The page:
Over the past week developments in Poland over the question of access to abortion have attracted worldwide coverage. It’s a controversial and highly emotive issue arousing passions which listeners in Ireland will be well familiar with.
The main news stories over the past week have included:
· A Constitutional Tribunal ruling further restricts access to abortion removing the grounds of fetal abnormality
· Conservative lawmakers welcome the ruling as the only possible interpretation of the constitution while Lewica members stage a protest in the Sejm
· Daily street protests take place against the abortion ruling with some clashes with police and rival protesters amid attacks on churches and
· Covid-19 case numbers and deaths attributed to the virus continue to increase.
Last Thursday the Constitutional Tribunal issued an important ruling in a case brought over the constitutionality of the abortion regime in Poland, already considered highly restrictive compared to other European countries. It ruled that a diagnosis of serious and irreversible abnormalities in the unborn child is not a legal basis for termination of pregnancy leaving the only legal justifications remaining that the pregnancy was the result of an illegal act such as rape or incest or that the pregnancy poses a threat to the life or health of the mother. In practice there are very few legal abortions in Poland – in 2019 there were 1,110 or which 1,074 gave the reason of fetal abnormality which has now been rejected.
Constitutional Tribunal headquarters building in Warsaw (Jurij, CC BY-SA 3.0
The ruling Prawo i Sprawiedliwość party had faced criticism, including from members of the Roman Catholic hierarchy, for failing to successfully implement legislative steps for a total ban on abortion in Poland since returning to power in 2015, backing off in the face of public protests. However, in December 2019 119 pro-life lawmakers, primarily from PiS, but also from Kukiz’15-PSL and Konfederacja, petitioned the Constitutional Tribunal, Poland’s highest judicial body for constitutional questions, to secure a ruling on the question of whether abortion on the grounds of serious and irreversible birth defects breaches constitutional principles, including the right to life, the prohibition of discrimination, human dignity and the democratic rule of law. That ruling finally came last Thursday. Constitutional Tribunal judge, Justyn Piskorski, said after the ruling that ‘The mere fact of a fetal impairment or an incurable disease cannot decide on the termination of pregnancy from the constitutional perspective.’
Some critics have accused Prawo i Sprawiedliwość and its leader, Jarosław Kaczyński, of using the Constitutional Tribunal to do something they didn’t want to pay the political price of doing themselves legislatively. The controversy over the ruling is linked to wider political arguments in Poland including about the influence of politics in the judicial process. The role of the Constitutional Tribunal and the way appointments have been made to that body have been at the centre of these conflicts which have fed into the various enforcement actions taken by the European Commission against Poland as part of the so-called ‘rule of law’ issue.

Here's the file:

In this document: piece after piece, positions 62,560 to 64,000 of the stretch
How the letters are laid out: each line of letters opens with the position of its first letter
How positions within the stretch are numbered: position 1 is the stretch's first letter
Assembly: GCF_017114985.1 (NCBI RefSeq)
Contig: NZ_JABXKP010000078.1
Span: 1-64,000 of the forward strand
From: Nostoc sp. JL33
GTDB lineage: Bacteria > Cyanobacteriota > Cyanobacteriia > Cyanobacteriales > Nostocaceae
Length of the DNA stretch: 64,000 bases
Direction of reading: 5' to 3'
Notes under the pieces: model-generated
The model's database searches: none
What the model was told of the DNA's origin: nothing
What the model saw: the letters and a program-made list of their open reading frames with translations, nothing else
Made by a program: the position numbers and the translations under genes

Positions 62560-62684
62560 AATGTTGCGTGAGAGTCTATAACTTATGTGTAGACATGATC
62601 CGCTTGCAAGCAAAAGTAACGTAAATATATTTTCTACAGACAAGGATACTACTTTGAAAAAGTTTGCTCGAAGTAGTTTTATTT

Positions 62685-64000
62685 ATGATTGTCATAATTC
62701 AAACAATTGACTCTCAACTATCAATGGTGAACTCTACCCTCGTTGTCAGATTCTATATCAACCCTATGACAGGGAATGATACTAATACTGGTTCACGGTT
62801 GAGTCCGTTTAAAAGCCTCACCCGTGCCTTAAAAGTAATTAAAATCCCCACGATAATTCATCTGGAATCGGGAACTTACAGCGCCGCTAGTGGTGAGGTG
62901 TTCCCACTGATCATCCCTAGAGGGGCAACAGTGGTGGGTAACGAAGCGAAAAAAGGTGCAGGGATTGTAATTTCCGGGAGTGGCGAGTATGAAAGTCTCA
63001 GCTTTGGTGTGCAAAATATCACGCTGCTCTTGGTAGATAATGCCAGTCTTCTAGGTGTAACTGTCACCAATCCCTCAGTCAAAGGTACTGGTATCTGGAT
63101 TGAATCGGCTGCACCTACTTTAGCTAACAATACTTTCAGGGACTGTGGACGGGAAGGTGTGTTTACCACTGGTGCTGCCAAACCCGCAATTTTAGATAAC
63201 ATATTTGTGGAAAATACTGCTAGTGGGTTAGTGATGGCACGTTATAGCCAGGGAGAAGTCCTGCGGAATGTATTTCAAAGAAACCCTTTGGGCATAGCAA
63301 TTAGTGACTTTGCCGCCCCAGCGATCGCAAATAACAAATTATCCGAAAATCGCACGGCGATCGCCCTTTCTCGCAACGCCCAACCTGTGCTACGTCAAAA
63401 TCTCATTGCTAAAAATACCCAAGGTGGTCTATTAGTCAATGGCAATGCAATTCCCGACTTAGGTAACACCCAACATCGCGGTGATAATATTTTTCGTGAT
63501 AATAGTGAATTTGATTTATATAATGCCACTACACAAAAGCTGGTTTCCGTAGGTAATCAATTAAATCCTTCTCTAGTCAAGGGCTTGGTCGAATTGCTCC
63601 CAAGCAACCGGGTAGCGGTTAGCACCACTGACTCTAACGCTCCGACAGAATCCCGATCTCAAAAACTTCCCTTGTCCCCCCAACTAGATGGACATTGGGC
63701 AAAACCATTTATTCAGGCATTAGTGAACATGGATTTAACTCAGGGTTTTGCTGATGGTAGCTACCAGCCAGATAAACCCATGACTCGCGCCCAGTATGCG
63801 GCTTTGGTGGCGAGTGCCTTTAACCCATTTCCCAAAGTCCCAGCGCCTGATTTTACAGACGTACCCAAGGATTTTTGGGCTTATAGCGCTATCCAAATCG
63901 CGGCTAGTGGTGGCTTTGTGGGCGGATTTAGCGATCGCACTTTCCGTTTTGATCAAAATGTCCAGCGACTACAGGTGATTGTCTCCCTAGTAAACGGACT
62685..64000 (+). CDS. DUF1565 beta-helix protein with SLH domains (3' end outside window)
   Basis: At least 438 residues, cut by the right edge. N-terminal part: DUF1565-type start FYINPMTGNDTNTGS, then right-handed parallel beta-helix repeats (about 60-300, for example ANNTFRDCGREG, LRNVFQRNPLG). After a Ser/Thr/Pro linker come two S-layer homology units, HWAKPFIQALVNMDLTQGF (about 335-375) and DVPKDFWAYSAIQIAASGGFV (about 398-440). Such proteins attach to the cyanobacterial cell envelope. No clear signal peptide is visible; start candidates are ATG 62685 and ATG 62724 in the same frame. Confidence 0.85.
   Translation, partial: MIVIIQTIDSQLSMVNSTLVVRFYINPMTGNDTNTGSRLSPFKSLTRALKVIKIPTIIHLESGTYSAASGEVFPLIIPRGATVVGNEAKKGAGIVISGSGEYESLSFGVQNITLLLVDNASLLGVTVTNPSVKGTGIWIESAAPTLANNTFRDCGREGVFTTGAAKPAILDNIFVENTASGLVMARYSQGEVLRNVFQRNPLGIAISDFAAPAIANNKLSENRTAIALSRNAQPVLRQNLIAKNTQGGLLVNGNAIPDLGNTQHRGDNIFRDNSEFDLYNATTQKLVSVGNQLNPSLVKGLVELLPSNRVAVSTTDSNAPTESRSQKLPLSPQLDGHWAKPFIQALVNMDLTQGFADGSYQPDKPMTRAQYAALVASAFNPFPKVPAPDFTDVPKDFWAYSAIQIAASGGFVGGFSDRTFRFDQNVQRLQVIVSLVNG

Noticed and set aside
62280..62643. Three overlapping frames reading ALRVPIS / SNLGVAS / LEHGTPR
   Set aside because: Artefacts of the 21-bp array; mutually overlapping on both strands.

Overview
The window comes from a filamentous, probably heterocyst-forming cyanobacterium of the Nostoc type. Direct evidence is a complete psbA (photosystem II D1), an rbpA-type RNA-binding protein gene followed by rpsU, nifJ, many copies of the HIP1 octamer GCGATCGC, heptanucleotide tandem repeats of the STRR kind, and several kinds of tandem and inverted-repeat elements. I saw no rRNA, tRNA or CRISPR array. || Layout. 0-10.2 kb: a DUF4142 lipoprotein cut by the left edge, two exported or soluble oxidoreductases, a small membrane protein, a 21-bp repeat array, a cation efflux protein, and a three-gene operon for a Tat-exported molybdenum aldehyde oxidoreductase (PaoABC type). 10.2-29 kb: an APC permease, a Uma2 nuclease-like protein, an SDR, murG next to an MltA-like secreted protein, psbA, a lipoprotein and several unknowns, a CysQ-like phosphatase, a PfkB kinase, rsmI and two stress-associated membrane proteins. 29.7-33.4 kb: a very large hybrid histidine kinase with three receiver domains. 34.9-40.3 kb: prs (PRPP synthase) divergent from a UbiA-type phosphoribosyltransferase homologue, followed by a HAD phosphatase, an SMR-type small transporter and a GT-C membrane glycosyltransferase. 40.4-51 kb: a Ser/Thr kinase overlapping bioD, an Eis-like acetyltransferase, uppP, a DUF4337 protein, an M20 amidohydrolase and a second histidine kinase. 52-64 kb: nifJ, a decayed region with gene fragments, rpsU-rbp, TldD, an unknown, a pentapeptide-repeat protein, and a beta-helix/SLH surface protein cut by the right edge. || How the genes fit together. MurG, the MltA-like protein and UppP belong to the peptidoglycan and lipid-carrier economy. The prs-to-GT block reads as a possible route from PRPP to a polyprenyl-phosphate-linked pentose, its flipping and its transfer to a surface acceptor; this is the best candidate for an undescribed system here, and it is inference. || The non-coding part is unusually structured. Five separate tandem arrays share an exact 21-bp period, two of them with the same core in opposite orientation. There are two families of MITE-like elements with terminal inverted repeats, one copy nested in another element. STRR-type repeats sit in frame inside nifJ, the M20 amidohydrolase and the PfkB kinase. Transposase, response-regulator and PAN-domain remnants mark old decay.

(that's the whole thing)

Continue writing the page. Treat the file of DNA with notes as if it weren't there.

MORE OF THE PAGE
The reaction to the ruling was along anticipated lines with Catholic Church figures and conservative politicians warmly welcoming it. These included Konfederacja’s former presidential candidate, Krzysztof Bosak, who tweeted ‘The only possible ruling consistent with the constitution was made. Pity we had to wait so many years for justice!’. In contrast Krzysztof Gawkowski, the leader of the Lewica parliamentary club claimed that women will now have to ‘give birth to terminally ill children who will die in terrible torment. This is not politics or religion, it is a crime against humanity.’
On Tuesday in the Sejm security staff had to form a cordon between protesting Lewica female lawmakers in the well of the house and the seats occupied by PiS lawmakers. The response in the streets, despite new Coronavirus-related restrictions which came into effect last Saturday and limit public gatherings to no more than five people, was immediate, with daily demonstrations in major cities and many smaller towns throughout Poland, primarily though not exclusively by women. There have also been protests outside Polish embassies abroad, including in Dublin.
Some of the protests in Poland though have turned ugly with attacks on churches including the defacing of church buildings with spray paint and the interruption of religious services. This in turn led to other groups staging protests in defence of the churches with resultant clashes involving the police taking place in some instances. The political response has been complicated by the Coronavirus situation with government figures using that issue to condemn the street protests saying they post a risk to public health.